Lifestyle Family

Tshepiso Makhele
5 minute read
5 Nov 2018
2:11 pm

How to introduce a new partner to your kids

Tshepiso Makhele

Parents should know that just because they are smitten over the partner, doesn’t mean their children will show the same enthusiasm.

Picture: iStock

Being a parent involves a lot. If you are not helping the kids with homework, you are working extra shifts at work trying to provide as best you can, or you are attending a parent-teacher-meeting.

Then, you also may have to deal with a new partner and worrying about how your children will receive him/her. More often than not, parents feel like there are not enough hours in a day to fit all this in.

Life is extremely busy without having to worry about when and how to make the big introduction, but such is life. Making this major decision shouldn’t be taken lightly though as it has an impact on your children’s emotional well-being.

I know every single parent has that fear of whether or not their children will like their new partner, often attempting to find ways to avoid a negative reaction.

While some parents swiftly move from one relationship to the next and rush into introducing their children to the new partner, the truth is that this can be quite unsettling for the children, and can result in an unstable relationship between parents and kids and between the children and this new love interest.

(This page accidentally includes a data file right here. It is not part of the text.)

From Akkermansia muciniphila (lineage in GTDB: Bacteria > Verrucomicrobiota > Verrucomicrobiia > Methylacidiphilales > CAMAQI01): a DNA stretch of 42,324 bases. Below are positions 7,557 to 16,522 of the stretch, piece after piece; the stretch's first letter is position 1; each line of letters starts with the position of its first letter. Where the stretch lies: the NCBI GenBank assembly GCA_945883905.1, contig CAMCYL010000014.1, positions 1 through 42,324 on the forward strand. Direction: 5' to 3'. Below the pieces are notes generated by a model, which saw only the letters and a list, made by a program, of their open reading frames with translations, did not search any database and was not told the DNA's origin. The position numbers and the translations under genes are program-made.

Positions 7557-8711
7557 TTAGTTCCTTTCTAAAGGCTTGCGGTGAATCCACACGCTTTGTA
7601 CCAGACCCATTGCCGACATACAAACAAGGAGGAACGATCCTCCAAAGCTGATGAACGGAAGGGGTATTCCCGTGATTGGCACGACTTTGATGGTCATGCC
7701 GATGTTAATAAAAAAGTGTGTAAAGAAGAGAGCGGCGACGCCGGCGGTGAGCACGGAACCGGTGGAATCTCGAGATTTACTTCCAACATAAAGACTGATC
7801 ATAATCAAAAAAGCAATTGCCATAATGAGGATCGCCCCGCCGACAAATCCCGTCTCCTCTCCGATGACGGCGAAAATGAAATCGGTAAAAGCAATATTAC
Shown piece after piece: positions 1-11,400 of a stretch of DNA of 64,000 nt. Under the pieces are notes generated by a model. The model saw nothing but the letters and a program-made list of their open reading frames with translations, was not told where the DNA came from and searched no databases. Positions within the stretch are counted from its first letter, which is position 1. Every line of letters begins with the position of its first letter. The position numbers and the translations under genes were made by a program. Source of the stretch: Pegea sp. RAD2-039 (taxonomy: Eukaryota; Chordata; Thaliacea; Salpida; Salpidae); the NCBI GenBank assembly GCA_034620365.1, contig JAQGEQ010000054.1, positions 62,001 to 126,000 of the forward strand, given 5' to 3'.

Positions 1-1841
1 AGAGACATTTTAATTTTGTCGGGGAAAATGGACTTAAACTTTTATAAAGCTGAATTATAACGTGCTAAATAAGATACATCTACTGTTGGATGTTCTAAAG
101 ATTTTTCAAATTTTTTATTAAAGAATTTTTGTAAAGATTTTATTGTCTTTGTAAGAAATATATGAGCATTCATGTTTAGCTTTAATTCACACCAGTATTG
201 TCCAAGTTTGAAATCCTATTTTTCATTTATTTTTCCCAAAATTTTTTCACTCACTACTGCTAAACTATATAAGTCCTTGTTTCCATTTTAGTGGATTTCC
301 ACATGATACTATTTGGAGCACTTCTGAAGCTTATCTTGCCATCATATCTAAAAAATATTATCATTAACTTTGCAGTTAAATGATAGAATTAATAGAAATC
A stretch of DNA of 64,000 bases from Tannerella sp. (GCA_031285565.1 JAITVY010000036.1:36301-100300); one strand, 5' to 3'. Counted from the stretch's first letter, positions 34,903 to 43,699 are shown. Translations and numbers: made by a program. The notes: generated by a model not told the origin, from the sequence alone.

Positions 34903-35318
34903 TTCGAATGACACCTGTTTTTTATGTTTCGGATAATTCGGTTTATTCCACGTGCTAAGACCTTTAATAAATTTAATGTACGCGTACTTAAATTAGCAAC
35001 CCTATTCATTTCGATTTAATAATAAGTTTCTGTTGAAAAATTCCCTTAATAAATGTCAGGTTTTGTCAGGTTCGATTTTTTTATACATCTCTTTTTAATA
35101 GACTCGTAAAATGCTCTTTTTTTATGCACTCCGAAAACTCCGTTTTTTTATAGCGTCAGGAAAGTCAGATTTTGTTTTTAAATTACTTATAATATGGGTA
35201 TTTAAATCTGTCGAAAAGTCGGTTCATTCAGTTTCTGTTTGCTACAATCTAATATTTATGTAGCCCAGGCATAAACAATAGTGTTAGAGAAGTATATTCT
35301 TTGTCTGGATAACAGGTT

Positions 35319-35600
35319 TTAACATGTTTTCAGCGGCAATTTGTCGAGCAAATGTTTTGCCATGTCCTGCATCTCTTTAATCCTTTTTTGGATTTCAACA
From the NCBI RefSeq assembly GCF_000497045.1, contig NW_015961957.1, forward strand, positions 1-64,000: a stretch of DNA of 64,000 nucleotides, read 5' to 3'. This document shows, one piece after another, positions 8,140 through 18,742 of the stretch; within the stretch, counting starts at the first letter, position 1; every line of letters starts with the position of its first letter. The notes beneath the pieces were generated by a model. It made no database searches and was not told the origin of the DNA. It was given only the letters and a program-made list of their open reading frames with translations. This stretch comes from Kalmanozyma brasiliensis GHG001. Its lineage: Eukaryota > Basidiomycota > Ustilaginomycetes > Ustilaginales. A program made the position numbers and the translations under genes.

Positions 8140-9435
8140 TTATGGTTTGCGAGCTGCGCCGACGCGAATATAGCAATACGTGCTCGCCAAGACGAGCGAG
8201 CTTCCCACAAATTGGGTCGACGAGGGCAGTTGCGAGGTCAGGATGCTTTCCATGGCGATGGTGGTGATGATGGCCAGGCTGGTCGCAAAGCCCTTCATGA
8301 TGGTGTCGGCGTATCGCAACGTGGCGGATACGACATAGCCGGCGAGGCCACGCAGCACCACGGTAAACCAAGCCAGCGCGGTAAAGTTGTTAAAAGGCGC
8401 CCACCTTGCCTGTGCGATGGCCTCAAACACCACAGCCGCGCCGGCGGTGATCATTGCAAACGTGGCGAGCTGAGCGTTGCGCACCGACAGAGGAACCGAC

It is without a doubt rather advisable to wait for some time before you introduce a new person into your children’s lives, giving you enough time to establish just how serious the relationship is and if your children have accepted that their daddy and mommy are no longer a pair. You don’t want to push your children too hard.

iStock Images.

Don’t put them in a position where they feel compelled to pick whom they like better, and question whether they are betraying their dad/mom by accepting this new partner. As a parent, you should understand that loss of a parent, be it through death or separation means that the kids go through a period of grief.

Your children’s age and the situation with their absent parent are just some of the two major things you should consider before making the decision to introduction the new partner. To ensure a smooth transition, rather than shock your children and risk a bad reaction, its best to drop the person’s name every now and then in a conversation with the children; that way getting them used to the idea of them being a part of your life.

Try telling some interesting stories about him/her without over-selling them; that way the kids won’t feel they are a let-down when they finally get to put the face to the name.

Regardless of anything, kids want to see their parents happy; that one is a fact for any well-functioning child, so if they see that this new person makes you joyful, they are more likely to respond positively towards them, as long as the new relationship does not take away from the time you spend with them.